fricking.

(Chapter One of an 80s-era young adult novel.)

Issue no. 459 of Rolling Stone sits on the neatly-made bed — Steven Spielberg’s soft-lit face on its cover.

‘The most powerful man in Hollywood’ the byline shouts.

Not a fan of the big-screen genius? There’s plenty more entertainment to be had inside.

‘The Amazing Love Life of Eurythmics’, ‘Stevie Wonder’ and ‘Billy Crystal’ call out to the reader.

It’s October 30th, 1985, little less than a week since this copy was picked up from the local newsagent.

The walls surrounding the neatly-made bed are an amateur gallery of the day’s pop culture pin-ups.

A Bryan Adams Reckless album poster, a montage of images from Back to the Future, a Talking Heads Little Creatures advertisement, a creased glossy spread of Madonna in a red bathing suit, an Arnold Schwarzenegger Commando movie slick, and a Pat Benatar studio shot torn from a girl’s magazine.

Tacked proudly alongside are a series of original pencil sketches of Marilyn Monroe, posh Dynasty stunner, Catherine Oxenberg, and Moonlighting leading lady, Cybill Shepherd.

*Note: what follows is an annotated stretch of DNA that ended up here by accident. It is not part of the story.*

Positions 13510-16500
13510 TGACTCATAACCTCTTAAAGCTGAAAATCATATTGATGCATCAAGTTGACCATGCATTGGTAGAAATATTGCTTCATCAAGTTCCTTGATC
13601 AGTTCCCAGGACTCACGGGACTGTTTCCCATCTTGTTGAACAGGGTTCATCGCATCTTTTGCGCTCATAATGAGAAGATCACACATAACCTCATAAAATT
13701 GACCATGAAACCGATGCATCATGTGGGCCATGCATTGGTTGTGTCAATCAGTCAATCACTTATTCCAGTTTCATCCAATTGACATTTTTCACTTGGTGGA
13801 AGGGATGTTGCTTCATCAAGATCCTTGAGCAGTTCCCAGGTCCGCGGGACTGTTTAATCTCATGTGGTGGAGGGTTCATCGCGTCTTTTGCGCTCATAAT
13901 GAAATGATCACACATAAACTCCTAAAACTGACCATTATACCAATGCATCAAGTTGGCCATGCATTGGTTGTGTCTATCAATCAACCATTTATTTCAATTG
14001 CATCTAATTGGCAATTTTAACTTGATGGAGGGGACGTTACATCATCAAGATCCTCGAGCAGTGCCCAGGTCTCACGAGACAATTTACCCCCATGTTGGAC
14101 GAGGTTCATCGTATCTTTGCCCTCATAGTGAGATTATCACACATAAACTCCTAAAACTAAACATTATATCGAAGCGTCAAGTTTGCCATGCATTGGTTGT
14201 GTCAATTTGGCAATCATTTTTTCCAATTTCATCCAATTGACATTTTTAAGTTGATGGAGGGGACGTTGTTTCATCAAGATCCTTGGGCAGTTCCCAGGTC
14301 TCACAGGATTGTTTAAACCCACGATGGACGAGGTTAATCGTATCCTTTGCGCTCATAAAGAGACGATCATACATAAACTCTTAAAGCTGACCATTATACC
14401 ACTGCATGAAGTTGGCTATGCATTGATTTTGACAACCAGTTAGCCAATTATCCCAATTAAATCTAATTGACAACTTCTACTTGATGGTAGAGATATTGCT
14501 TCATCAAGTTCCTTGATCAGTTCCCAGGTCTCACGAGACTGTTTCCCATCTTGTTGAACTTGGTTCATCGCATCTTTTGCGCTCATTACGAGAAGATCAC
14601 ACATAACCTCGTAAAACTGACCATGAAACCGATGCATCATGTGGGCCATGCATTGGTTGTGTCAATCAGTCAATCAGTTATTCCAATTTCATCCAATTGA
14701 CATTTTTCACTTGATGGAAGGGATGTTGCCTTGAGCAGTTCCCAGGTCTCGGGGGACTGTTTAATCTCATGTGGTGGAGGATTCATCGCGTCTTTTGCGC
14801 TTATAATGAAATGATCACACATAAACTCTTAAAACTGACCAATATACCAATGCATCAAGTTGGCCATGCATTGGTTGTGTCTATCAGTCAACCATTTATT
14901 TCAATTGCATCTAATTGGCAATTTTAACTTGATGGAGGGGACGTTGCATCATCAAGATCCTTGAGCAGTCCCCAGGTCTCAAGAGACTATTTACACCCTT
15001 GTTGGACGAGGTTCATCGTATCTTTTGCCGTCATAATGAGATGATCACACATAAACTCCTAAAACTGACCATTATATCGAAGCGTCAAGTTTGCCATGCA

The black-coloured-carpet floor is a frenzy of the day’s fashions. Drawers spill the latest in pastel tees, stone-washed Lee jeans, skinny ties and wide-shouldered rayon shirts. L.A. Gear and Converse sneakers have been kicked carelessly about.

A single piece of note paper, featuring Snoopy as Joe Cool, is covered in red felt pen writing.

“MiXedUp” is doodled near the top — all lovey-dovey like.

Underneath is a scribbled listing of 12 songs.

Madonna Angel

Sting Fortress Around Your Heart

Phil Collins One More Night

Simple Minds Don’t You (Forget About Me)

Bruce Springsteen I’m On Fire

Pet Shop Boys West End Girls

Don Henley The Boys of Summer

U2 The Unforgettable Fire

Go West Call Me

Bryan Adams Heaven

Tears for Fears Head Over Heels

a-ha Hunting High and Low

The piece of Peanuts-themed note paper and its scrawled contents is inches from the open hand of a teenage boy blissfully outstretched on his back.

He’s wearing a Sony Walkman.

The final track can be heard through the Walkman’s iconic orange-felt headphones –“tssst tsst tsst… I’m hunting high and low and now she’s telling me she’s got to go away…”

The boy’s eyes are wide open — unblinking.

He’s been dead no more than five minutes.

##

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